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New Jersey employment laws protect workers from wage theft. This may occur when an employer requires unpaid work from an employee, and the rate of pay that the employee receives for the total amount of hours worked falls below the state minimum wage. It also often happens when an employer does not pay the time-and-a-half rate required by state law for overtime. Employers that engage in wage theft are liable to employees for unpaid wages and additional damages. A law that took effect in 2019 expanded the “lookback” period for wage theft claims. This is the length of time before the date of an employee’s claim for which they may recover unpaid wages and damages. In May 2024, the New Jersey Supreme Court resolved a dispute over whether this lookback period extends before the date the 2019 law took effect. The court held that it does not.

Before the 2019 law, the lookback period for wage theft claims under both the Wage and Hour Law (WHL) and the Wage Payment Law (WPL) was two years. Suppose an employer begins engaging in wage theft against an employee in July 2014. If that employee filed a wage theft claim on July 1, 2018, they would only be able to recover damages for the period beginning on July 1, 2016.

The new law, enacted as Chapter 212, took effect as soon as the governor signed it on August 6, 2019. It expanded the lookback period from two to six years. It also added new damage provisions, including liquidated damages of up to 200% of the unpaid wage amount. Disputes soon arose about whether the expanded lookback period could include employer conduct that occurred before the law’s effective date. A claim filed on August 5, 2019 could recover damages back to August 5, 2017. The question was whether a claim filed on August 7, 2019 could reach back to August 7, 2013. One such dispute made its way to the state supreme court.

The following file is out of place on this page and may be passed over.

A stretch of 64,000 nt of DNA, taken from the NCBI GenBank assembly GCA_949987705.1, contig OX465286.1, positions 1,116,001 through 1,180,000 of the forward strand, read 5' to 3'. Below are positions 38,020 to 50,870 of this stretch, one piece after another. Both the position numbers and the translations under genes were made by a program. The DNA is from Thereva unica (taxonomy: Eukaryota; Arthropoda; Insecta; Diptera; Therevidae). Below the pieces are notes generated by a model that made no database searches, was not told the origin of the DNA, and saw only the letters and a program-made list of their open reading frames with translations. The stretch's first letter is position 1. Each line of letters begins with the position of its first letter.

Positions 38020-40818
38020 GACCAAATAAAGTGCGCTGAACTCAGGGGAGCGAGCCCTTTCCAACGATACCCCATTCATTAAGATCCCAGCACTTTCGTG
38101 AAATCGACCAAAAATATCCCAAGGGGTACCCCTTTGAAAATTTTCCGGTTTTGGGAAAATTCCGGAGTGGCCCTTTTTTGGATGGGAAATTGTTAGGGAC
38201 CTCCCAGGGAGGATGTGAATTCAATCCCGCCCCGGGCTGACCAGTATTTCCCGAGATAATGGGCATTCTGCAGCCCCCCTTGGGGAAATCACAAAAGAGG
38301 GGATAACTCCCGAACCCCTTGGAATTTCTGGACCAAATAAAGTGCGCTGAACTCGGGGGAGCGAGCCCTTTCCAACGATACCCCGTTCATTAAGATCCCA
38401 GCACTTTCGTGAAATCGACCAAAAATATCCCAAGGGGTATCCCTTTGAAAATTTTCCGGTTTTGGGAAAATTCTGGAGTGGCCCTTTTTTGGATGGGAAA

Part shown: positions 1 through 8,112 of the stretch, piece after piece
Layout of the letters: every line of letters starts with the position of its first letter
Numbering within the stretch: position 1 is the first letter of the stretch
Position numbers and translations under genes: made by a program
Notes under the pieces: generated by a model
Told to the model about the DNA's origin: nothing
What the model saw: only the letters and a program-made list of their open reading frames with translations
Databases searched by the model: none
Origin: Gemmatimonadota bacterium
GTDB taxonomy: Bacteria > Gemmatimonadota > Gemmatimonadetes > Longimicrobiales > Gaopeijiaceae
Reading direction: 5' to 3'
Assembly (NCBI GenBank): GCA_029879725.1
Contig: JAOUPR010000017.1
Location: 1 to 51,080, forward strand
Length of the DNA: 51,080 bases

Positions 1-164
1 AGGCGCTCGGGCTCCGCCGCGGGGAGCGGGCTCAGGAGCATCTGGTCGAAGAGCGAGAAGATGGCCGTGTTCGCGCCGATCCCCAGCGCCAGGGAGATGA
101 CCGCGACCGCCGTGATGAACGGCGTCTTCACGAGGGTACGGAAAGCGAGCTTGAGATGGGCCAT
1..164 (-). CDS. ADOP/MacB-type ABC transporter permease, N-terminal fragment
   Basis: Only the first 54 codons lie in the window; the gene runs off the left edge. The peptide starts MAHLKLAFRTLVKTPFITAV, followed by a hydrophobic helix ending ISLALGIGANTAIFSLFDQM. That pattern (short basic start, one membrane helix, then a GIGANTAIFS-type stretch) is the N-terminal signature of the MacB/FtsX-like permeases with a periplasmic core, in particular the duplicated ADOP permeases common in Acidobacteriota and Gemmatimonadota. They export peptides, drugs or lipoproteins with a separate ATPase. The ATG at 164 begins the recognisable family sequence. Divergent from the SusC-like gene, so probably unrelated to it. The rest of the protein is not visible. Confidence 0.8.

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Employers often use contractual provisions to prohibit employees from disclosing information about discrimination and harassment claims. Non-disclosure clauses can bar employees from revealing information about legal disputes. Non-disparagement provisions often have a much broader scope, prohibiting negative statements about the other party. These provisions may prevent employees from warning others about their experiences. A New Jersey employment law enacted in 2019, known as the “#MeToo law,” bans non-disclosure agreements in employment contracts and settlements involving harassment, discrimination, or retaliation claims. In May 2024, the New Jersey Supreme Court ruled that non-disparagement agreements also violate this law.

New Jersey law does not specifically define a “non-disparagement agreement.” The New Jersey Supreme Court relied on Black’s Law Dictionary, which defines it as “​​an agreement…that prohibits criticism by one party on the other.” Non-disparagement agreements might specifically prohibit “defamatory” information, which by definition means that information is untrue. They may also use more generic terms like “harmful to the parties’ business” or “harmful to their business or personal reputation.” Clauses that use this kind of language can bar people from making truthful statements that describe harmful experiences.

The New Jersey Legislature enacted the #MeToo law in the wake of the movement that seeks, in part, to raise awareness of sexual harassment and abuse in workplaces around the world. The law bans non-disclosure agreements in employment contracts and settlement agreements that would prevent people from speaking out about certain violations of antidiscrimination laws. The New Jersey Supreme Court states in its ruling that the law “was enacted in the wake of the ‘#MeToo’ movement to protect individuals who suffer sexual harassment, retaliation, and discrimination from being silenced by settlement agreements and employment contracts.”
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The U.S. Supreme Court issued a ruling in April 2024 that addresses an important question about what plaintiffs must prove in employment discrimination claims. Federal and New Jersey employment laws do not expressly state that a plaintiff alleging discrimination must prove that they suffered significant harm. Many courts, however, have interpreted antidiscrimination laws as requiring this kind of proof. The Supreme Court’s ruling in Muldrow v. City of St. Louis overturned multiple lower court precedents applying this interpretation to Title VII of the Civil Rights Act of 1964. It held that a discriminatory job transfer is unlawful even without evidence of a “materially significant disadvantage.”